Life changing quotes by Robin Sharma

9 Quotes from Robin Sharma’s books that can change your life

Books hold a lot of meaning within them. And when it comes to wise words that are life changing, no author is as widely read and loved as Robin Sharma. He has inspired millions of people around the world with his simple yet effective words.

Life plays out in a million little ways everyday. We carry with us the good, bad and ugly of every event and deed lived. And each day, we consciously choose how to act or behave when faced with a problem. However, even with experience and insight, we often stand at odds with life. At other times, we are so happy that words aren’t enough.

But those who love to read know that books always contain the words that explain exactly how you feel no matter what your situation. The teachings we get from our favourite books go a long way in helping us find answers to things we can’t always deal with or fathom.

Indeed, books hold a lot of meaning within them. And when it comes to wise words that are life changing, no author is as widely read and loved as Robin Sharma. Since his debut book The Monk Who Sold His Ferrari: A Fable About Fulfilling Your Dreams and Reaching Your Destiny that released 25 years ago, Sharma has inspired millions of people around the world with his simple yet effective words.

Here Soulveda lists down some profound quotes from the bestselling author’s books for you to apply in daily life. Let the wisdom in these lines help you find some calm and meaning in the chaos of your everyday lives.

“Happiness is a journey, not a destination.”

"How to make happiness a daily journey"

This sentence is simple and difficult to understand at the same time. To most, happiness is a struggle and as elusive as the snow leopard. People run from morning to night in the hope of feeling good and achieving success somewhere in the bigger scheme of things. No one stops to think that happiness is after all not a destination to reach or a point to prove.

Robin Sharma puts it beautifully when he says that happiness is the journey we take. Indeed, when we pause to soak in the contentedness of the little things we do and experience everyday, we realise that happiness is the path we are treading softly and not an endpoint somewhere far.

“Everything is created twice, first in the mind and then in reality.”

Mindful creation and its impact on success

There are two kinds of people in the world – the kind that dreams but never does and the second kind that dreams and then makes it happen. This profound quote found in the author’s famous book The Monk Who Sold His Ferrari: A Fable About Fulfilling Your Dreams and Reaching Your Destiny is for the doers of the world.

It is known that no good work can be done without first imagining it and then thinking deeply about it. Whether you are a student or the CEO of a company, every task at hand requires you to first give your ideas a space in your mind where you churn out the possibilities. It is only later that you can start implementing those ideas in the real world. The doers know too well that no thought is complete without action and vice versa.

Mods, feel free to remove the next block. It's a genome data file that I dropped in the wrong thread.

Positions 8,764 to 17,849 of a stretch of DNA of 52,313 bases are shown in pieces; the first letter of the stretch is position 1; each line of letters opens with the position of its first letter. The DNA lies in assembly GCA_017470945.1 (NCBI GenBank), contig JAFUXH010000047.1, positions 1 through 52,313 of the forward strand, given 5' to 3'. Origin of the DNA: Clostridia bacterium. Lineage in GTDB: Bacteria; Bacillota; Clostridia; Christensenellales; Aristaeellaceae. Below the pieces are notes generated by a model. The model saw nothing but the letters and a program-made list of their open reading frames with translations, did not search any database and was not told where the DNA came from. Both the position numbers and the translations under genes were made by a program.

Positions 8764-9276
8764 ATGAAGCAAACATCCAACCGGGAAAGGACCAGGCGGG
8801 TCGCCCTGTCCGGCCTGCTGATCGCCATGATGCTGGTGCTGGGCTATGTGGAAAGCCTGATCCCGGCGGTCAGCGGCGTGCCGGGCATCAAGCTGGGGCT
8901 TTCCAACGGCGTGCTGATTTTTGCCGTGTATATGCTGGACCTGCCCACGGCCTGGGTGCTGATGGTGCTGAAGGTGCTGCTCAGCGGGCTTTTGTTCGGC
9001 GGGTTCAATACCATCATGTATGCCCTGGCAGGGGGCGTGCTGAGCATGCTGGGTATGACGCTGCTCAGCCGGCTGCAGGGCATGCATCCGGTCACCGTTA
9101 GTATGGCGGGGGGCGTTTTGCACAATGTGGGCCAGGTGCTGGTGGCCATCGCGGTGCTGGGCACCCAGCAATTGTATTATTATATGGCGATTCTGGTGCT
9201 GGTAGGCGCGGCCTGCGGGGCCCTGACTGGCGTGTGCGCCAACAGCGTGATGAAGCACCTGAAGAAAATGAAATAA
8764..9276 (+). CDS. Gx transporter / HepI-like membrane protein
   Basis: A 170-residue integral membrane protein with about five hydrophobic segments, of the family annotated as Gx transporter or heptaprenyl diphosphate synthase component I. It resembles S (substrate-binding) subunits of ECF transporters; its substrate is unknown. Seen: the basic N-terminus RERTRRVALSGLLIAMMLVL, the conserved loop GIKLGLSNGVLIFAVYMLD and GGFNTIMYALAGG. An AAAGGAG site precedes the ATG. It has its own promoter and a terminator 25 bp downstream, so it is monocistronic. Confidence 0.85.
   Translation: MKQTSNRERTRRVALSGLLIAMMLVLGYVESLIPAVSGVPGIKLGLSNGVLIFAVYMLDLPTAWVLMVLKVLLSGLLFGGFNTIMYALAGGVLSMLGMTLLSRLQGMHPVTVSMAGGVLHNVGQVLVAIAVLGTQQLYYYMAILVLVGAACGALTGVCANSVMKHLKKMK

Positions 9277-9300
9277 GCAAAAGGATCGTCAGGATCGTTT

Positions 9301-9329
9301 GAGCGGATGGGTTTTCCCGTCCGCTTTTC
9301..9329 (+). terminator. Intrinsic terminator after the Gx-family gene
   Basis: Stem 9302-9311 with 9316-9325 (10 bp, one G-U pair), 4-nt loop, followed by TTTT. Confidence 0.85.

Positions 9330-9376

“You can be a fool for five minutes if you ask a question. However, you are a fool for a lifetime if you hesitate to ask a question.”

Overcoming fear of asking questions in life

If you are the kind of person that shies away from asking questions because you may seem like a fool in the midst of many, then this quote of wisdom is for you.

We see students afraid to ask doubts in college or colleagues too scared to speak out their thoughts in front of the boss – simply because they don’t want to look like someone who doesn’t get it while others apparently do.

Well, here is what the bestselling author and motivational speaker has to say – you may seem like the only one who doesn’t know the answer at that moment in time, but if you hesitate and avoid asking questions, you truly become devoid of that knowledge. Hence, being a fool for a minute and clearing concepts or doubts is always better than never speaking up.

“Learn to say no. When you are saying yes to an unimportant thing, you are saying no to an important one.”

How to learn to Say No

A fantastic quote, this could resonate with anyone – from your mother who doesn’t know when to put her foot down and relax a little to your father who may be a great manager at work, but is tiring himself out just because he cannot refuse more work.

The art of saying no deserves an article of its own. But Sharma puts it succinctly in terms of work we do – if we say yes to everything all the time, we lose out on doing some great things that escape from the cracks when we are unnecessarily busy. It may sound harsh, but saying no to certain things and projects is just as important as saying yes to opportunities. Let that thought simmer for a bit.

“The smallest of implementations is always worth more than the grandest of intentions.”

Achieving success through small actions

It is believed that many a good deeds have been buried in the minds of good people. In other words, your intentions may be honest and great, but if you don’t act on them, then it doesn’t make a dent in the universe.

According to the wise author, people who implement things, no matter small or big, are always doing more and achieving more than people who have bigger intentions but never act on them. These lines from Sharma’s book The 5 AM Club is fit for a poster in your room!